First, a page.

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Scott Eblin offers his take on lessons in the news and his advice on your pressing leadership questions.

What If We All Hugged It Out?

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Because I fly a lot for my work, I get upgraded to First Class a good bit. Sometimes, it’s just a happy surprise and other times, I’ll use frequent flyer miles to secure a seat up front at the end of a long week of travel.

Last week was one of those long week of travel scenarios. I had a connection at Washington Dulles Airport to catch a late afternoon flight to Los Angeles. My connecting flight to Dulles was late taking off and then got put in a holding pattern over the airport for 45 minutes. By the time we landed and I got my bags, it was five minutes after the door to the LA flight was supposed to close. I decided to make a run for it anyway because I really wanted to get home. After running a half mile through Concourse D with my backpack strapped on and my roll aboard trailing behind me. I made it to the gate and was thrilled to see that the door was still open. I wasn’t so thrilled when the gate agent told me that she had just given my First Class seat away. I was too out of breath to argue about it and took the seat she gave me.

As I got on the plane, a flight attendant named Catherine greeted me. I mentioned that I had just lost my seat up front and was hoping to get dinner on the plane since I was really hungry. She said that there were snack boxes in Coach that I could buy. It was at that point that I said I was pretty upset that the gate agent had given my seat away. And in that moment, Catherine began what was one of the more amazing sequences of human kindness that I have ever encountered.

She looked at me and asked, “Do you want to hug it out?”

I said, “Sure, let’s hug it out.” So we stood there in the galley and had a nice hug. I didn’t realize how much I needed that. It was the perfect thing for her to do.

Then Catherine said she had some great seats in Coach, and to take the one I wanted while she stowed my roll aboard and hung up my jacket. I had been sitting in my new seat for about five minutes when she showed up with a glass of orange juice and said “You know what they say about what to do when life gives you lemons? Well, here’s some lemonade.” It turns out that the OJ was enhanced with a little vodka.

I finished that up and took the empty glass to the galley to throw it away but mainly to apologize to Catherine for being a whiny baby when I got on the plane. She said I really hadn’t misbehaved all that much and we were good. It was about that time that a second gate agent came on the plane to hand me a $200 voucher to make up for the first one giving my seat away. It turns out that one of Catherine’s teammates went back out to the gate to complain about the lost seat because in his 10 years of experience as a flight attendant he had never seen that happen.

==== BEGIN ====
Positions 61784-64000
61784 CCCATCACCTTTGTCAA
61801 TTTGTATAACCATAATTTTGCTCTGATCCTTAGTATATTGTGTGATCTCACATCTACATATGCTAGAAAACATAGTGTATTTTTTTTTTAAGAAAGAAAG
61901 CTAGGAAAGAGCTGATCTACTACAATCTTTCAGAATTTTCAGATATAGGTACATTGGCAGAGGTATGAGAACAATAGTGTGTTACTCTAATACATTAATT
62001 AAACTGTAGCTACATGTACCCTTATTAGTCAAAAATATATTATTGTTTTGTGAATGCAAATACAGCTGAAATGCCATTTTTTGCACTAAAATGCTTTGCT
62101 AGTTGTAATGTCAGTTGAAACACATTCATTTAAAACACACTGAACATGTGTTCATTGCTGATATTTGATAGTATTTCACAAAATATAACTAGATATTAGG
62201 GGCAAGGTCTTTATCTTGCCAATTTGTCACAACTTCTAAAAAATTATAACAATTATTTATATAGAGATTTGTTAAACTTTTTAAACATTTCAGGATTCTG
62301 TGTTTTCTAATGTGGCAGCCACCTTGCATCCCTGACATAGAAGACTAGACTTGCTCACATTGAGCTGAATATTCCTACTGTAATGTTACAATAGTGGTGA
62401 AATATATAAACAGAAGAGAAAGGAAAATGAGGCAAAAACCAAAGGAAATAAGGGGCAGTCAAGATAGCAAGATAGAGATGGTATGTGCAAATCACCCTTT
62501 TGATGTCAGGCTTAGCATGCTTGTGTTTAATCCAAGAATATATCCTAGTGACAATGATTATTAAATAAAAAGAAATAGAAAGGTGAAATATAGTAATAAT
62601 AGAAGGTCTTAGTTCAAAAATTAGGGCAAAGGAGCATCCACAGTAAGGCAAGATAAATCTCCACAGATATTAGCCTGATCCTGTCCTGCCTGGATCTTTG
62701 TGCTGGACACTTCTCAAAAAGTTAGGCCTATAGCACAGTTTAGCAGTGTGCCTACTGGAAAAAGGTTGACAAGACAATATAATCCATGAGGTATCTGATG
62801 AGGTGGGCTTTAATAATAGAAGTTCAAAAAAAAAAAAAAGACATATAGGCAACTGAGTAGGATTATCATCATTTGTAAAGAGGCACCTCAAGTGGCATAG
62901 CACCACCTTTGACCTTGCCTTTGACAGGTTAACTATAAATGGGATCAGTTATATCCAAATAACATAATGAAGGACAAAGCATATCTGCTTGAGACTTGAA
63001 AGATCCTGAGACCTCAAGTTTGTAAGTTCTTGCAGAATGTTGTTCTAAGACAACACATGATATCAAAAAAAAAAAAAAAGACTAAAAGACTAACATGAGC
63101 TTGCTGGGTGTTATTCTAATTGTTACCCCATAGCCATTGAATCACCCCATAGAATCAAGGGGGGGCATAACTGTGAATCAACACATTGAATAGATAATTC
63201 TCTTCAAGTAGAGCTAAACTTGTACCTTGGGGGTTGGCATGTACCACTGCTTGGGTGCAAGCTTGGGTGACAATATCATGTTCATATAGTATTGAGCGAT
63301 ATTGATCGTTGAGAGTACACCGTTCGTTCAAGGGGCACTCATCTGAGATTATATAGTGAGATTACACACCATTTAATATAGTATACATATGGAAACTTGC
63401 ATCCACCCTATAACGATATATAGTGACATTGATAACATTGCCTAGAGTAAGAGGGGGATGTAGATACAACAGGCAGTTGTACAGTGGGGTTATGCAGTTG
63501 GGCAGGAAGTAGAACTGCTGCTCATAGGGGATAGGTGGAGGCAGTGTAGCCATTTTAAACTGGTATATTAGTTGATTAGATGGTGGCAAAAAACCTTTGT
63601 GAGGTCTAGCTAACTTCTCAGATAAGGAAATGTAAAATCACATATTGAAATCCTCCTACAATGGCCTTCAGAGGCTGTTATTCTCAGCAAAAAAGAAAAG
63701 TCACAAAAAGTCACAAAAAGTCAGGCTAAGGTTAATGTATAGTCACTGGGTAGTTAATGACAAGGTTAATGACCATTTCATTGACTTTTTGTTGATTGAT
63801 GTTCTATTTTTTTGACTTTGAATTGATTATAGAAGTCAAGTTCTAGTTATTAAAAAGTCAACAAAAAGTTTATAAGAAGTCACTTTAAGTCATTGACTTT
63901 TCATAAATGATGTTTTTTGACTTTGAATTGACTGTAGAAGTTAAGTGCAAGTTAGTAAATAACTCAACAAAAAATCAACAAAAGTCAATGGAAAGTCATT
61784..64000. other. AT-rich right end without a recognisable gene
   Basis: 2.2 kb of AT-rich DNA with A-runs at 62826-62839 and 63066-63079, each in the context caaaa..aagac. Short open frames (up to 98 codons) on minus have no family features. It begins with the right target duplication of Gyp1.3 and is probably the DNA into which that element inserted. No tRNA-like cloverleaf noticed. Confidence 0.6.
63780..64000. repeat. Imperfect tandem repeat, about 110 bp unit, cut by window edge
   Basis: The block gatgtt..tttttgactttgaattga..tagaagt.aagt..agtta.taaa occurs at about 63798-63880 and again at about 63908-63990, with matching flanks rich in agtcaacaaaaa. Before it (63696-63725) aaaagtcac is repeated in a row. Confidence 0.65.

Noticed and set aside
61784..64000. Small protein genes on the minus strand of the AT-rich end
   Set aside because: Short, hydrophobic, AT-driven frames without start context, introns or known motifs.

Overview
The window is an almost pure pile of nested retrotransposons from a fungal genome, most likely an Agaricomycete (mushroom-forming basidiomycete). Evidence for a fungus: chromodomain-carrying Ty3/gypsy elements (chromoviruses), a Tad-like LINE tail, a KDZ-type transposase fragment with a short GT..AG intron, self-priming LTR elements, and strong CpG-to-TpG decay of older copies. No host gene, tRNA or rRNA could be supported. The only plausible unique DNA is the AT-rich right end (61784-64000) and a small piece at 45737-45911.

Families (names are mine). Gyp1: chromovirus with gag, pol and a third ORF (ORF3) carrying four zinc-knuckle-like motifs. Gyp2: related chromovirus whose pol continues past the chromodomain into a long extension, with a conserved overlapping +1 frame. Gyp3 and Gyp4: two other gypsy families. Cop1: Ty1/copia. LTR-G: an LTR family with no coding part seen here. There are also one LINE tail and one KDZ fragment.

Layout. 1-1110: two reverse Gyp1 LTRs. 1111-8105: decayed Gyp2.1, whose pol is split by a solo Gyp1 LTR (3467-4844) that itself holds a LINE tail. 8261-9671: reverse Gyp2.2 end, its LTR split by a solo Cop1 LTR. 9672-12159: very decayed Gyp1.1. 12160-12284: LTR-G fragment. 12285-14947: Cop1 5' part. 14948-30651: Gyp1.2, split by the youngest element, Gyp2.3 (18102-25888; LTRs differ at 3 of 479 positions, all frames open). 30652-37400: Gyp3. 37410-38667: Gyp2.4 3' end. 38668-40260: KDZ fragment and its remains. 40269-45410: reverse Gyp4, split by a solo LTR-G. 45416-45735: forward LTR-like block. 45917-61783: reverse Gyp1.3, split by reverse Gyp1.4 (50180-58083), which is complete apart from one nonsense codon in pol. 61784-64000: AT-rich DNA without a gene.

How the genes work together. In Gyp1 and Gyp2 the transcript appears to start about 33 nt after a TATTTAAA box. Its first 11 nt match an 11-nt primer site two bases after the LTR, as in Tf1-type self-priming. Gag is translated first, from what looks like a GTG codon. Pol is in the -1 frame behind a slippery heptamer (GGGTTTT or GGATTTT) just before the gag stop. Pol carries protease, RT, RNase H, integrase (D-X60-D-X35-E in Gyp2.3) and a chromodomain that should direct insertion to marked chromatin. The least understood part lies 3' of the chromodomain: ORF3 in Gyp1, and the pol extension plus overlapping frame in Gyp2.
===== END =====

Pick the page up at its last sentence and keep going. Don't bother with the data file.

Once we finally took off and reached altitude, Catherine showed up at my row back in coach and handed me a tray of what was clearly a hot meal. It was marked CREW and was chicken, rice and a salad. When I thanked her (profusely) for it she said it was her meal and she wasn’t going to eat it so she gave it to me. A little while later she waved off my credit card when I offered it to pay for a glass of wine. A little while after that, she slipped into the row in front of me and handed me a cup of ice cream as she said, “This is what I call a warm hug from Catherine.” It turned out that her warm hug includes some rum mixed in with the ice cream.

Like I said earlier, it was one of the most amazing sustained displays of human kindness (especially on an airliner) that I have ever encountered. I’ve thought a lot about how Catherine handled things that night and have concluded that she made an in-the-moment decision to do everything she could to make me feel super special for the rest of the flight. She definitely did.

When we finally landed in LA around 9 pm Pacific Time, Catherine was standing by the exit as the passengers left the plane. I told her she was a total rock star and thanked her for all the kindness she had extended to me. I also asked if we could hug it out again and she was happy to do so. As I was leaving I asked her why she had done what she’d done. She smiled brightly and said, “This little light of mine…” And I responded with “I’m going to let it shine.” She laughed and said, “That’s it.”

It’s a little too early to say if my flight with Catherine changed my life, but it’s definitely made me think a lot about the simple opportunities that are in front of me every day to just blow someone else away with kindness. That’s what I’m going to be thinking about and looking for this week.

How different would he world be if more of us responded to upset people by asking whether they just want to hug it out?

How different would the world be if more of us responded to upset people by asking whether they just want to hug it out?

(Image via Hung Chung Chih/Shutterstock.com)

Executive coach Scott Eblin’s goal is to help you succeed at the next level of leadership. Throughout the week, he’ll offer his take on the leadership lessons in the news and his advice on your most pressing leadership questions. A former government executive, Scott is a graduate of Harvard’s Kennedy School of Government and is the author of The Next Level: What Insiders Know About Executive Success.

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